I was doing a bit of reminiscing the other day and flicking through old photos of Max and Lucia when they were little babies – and mostly feeling complete disbelief that they are now eight and almost five. It feels like I have blinked and all of a sudden they have grown up so much.
But aside from my heart having a little weep at the speed of time, I was also looking at photos of Lucia’s tiny feet and legs in those first months of her life and feeling a little bit sad, but also marvelling at the difference between then and now.
When Lucia was born the doctors noticed she had ‘puffy legs and feet’, but at that moment and for the first 12 hours of her little life we didn’t give this a second thought, as it was assumed this was just because of the way she had been crunched up in my tummy. You can read the rest of what happened next here.
Looking back at just how swollen both of her little legs and feet used to be brings back memories of the fear and uncertainty we had back then as to what could possibly be wrong with our perfect daughter. Was it life threatening? Was it connected to her heart? Or her kidneys? Would she be able to walk? Was it forever or would it sort itself out as she grew? So many questions until we go her diagnosis – and then a million more questions after that (and what feels like a million more everyday still).
It brings back the memories of nights I spent in tears feeling so helpless and wondering why or how this had happened. Trying to do some research on the internet which just made things worse. There’s only so many times you can read chronic, incurable, progressive before it really starts affecting you. So Daryn banned me from googling.
I also have very vivid memories of when our little nephew was born – two months after Lucia – and going to visit him in the hospital. He was so beautiful and we were so happy to meet him. But when we left the hospital I couldn’t stop crying because seeing his ‘normal’ (I hate to use this word, as what is normal?) feet and legs really made me realise just how swollen Lucia’s were in comparison. When we were holding and cuddling Lucia all day and night her feet and legs were ‘normal’ for her and to us. Over time they probably didn’t seem just as swollen in our minds because they were our beautiful little girl’s feet and legs – plus we were so busy parenting a three year old and a newborn, our exhaustion probably helped us forget at times. But seeing Seth that day really hit me quite hard and made me realise that actually, there really was something quite wrong.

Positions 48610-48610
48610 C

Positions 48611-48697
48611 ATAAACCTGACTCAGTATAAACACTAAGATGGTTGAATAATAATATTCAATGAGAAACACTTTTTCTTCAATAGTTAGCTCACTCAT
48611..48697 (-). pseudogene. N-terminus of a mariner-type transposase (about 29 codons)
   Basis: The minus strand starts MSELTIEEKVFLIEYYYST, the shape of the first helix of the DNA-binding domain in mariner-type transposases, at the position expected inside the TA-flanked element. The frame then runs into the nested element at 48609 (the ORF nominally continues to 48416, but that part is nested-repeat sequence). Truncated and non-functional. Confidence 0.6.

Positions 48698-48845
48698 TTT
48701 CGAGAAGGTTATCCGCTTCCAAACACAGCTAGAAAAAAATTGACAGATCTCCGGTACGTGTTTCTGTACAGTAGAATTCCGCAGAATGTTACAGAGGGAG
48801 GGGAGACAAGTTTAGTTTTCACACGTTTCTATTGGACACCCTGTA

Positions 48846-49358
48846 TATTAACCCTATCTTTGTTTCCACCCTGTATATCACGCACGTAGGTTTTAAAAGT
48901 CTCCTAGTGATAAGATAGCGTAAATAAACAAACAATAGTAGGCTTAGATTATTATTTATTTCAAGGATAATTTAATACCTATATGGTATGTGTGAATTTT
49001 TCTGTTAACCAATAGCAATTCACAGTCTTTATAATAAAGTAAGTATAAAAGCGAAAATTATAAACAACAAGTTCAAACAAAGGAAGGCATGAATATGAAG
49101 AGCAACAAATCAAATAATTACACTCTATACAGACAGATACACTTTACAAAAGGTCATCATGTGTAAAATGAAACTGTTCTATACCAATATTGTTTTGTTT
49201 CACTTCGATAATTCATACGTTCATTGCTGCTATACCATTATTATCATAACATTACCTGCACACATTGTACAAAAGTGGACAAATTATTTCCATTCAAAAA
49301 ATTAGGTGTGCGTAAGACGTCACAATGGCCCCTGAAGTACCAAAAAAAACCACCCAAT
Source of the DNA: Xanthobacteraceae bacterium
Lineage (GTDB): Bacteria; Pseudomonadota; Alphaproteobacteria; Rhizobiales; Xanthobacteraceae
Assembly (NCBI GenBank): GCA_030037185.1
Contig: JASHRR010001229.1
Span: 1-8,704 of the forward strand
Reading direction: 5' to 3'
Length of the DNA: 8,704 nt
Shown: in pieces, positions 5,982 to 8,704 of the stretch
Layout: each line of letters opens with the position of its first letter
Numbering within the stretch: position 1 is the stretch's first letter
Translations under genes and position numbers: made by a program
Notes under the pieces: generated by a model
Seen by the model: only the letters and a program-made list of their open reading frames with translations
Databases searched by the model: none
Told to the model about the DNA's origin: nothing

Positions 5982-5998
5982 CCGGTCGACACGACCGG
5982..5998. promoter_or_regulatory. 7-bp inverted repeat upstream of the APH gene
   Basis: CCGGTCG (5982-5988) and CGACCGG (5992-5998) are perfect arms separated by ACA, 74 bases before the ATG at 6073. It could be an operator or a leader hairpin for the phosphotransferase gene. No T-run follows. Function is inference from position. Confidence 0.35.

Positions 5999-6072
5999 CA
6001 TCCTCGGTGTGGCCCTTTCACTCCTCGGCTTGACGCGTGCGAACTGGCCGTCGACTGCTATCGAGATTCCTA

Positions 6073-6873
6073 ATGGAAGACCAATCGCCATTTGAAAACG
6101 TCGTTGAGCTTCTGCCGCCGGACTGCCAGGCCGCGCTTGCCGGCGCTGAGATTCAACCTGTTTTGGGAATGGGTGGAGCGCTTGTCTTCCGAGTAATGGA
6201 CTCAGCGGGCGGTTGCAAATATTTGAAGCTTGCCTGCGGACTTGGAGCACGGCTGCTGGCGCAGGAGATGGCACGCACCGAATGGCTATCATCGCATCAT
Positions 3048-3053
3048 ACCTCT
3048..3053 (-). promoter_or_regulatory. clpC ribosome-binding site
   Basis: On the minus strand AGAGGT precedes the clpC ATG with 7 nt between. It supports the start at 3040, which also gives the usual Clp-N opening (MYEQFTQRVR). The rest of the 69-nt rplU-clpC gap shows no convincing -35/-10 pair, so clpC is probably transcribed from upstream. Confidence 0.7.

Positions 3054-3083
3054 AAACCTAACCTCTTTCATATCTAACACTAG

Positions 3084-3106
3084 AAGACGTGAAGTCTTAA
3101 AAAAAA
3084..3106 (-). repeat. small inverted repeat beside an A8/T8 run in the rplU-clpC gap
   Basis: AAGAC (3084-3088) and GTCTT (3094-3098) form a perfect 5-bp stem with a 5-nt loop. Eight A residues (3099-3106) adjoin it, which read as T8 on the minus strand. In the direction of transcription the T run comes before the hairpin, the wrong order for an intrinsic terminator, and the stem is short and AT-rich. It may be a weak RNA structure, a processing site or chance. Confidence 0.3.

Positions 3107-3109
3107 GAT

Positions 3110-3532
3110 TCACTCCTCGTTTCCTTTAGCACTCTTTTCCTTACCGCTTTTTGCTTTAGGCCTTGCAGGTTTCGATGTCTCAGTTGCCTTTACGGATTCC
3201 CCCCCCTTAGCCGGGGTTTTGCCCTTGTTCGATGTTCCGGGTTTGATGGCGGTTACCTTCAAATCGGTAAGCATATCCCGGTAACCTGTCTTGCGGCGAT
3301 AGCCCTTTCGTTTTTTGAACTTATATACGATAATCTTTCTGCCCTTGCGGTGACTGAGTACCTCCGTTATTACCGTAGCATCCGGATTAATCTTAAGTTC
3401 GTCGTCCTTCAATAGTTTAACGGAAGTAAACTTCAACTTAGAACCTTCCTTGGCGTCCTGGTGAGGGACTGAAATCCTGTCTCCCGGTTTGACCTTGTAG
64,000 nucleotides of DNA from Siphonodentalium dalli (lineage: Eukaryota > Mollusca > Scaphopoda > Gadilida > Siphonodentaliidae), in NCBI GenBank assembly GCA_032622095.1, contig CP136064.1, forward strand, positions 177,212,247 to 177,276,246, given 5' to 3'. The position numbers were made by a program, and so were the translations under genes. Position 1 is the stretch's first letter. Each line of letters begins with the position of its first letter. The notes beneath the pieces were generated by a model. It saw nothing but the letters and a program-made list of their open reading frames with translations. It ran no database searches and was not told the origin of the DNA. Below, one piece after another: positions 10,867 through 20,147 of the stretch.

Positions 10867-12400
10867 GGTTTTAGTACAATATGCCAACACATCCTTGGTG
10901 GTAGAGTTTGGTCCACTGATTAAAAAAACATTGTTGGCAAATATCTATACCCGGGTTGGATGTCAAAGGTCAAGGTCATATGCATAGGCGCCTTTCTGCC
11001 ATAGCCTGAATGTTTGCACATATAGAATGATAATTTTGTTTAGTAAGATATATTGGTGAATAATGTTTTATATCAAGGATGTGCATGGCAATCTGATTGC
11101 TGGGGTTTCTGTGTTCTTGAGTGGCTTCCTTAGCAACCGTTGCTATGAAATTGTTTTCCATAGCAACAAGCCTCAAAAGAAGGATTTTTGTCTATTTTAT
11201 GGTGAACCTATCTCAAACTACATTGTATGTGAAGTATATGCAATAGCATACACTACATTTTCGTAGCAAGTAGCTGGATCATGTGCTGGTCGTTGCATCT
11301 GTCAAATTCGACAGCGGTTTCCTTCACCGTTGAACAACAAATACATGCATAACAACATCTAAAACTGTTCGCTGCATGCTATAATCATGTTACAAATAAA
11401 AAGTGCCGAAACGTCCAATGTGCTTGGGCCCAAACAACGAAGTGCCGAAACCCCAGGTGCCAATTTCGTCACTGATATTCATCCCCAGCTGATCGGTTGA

It was only a month or two after this though that we found Lynne, our therapist, and we had someone we could talk to about things rationally, we began to understand this condition better – though we are still learning everyday – and were able to try and get some control over it rather than the other way round. And I think, so far, we are doing an ok job.
Those photos show just how far we have come in her almost five years of life. How her swelling has changed. How we have grown in confidence and how we are learning (still everyday) to manage her Lymphoedema.
It is interesting to see how her swelling has manifested more in her right leg and foot than left, especially considering the swelling was equal in both sides when she was a baby. We have spent hours, everyday, since Lucia was only a few months old caring for her Lymphoedema to the best of our ability, to try and ensure we maintain it and slow the progression.
Seeing her walking was an amazing milestone at just over 18 months – as we honestly didn’t know how she would manage some days given the fluid on the soles of her feet. Now I feel like I spend half my time shouting ‘don’t run!’.
The first time we got her shoes was a massive deal – she was almost two years old meaning although she’d been walking for months in the house, we had never been able to get her outside. We are very thankful for Converse as without them I don’t know what we would do! (And Matalan where we managed to get her a little pair of boots thanks to a recommendation from a fellow lymphie mum).
She is wearing compression. This was a huge step for us as we knew when we started down this path it would be for the rest of her life. But it is one of the best things we could have done for Lucia. Compression has transformed our little girl’s condition and is such an important part of her everyday treatment.
We came across the Physio Touch machine – again an integral part of Lucia’s daily treatment and we wonder how we coped without it. This machine gives us more control and confidence over her condition everyday. Read more about this here.
She is at school and loving it. She is teaching the school, her teachers and her friends about a condition they knew nothing about before meeting her. And she takes it all in her stride. She gets extra assistance to ensure her compression garments are at optimum fit all day, at the toilet and supervised outside to ensure she is safe – and she comes out happy (but tired!) each day.
She started ballet class – and seeing her beaming while she performs her dance moves each week makes our hearts sing, as again, this is something we weren’t totally sure would even be possible. You can read more about her love for ballet here.
She is getting on with living and loving her little life – despite having a not very nice condition. She can be very matter of fact about it if people ask which makes us so proud as she doesn’t consider it as a big deal. It is just part of her.
Yes she may tire more easily, find some things slightly more difficult, need a bit of extra help in her care and daily treatments to ensure all her needs are met – but she accepts all of this and just carries on.
She is amazing. Inspiring. Strong. Fiesty. Stubborn. And she never gives up. As she said to me one day: ‘Mummy, I have Lymphoedema but I can do anything.’ Oh yes you can my girl, oh yes you can.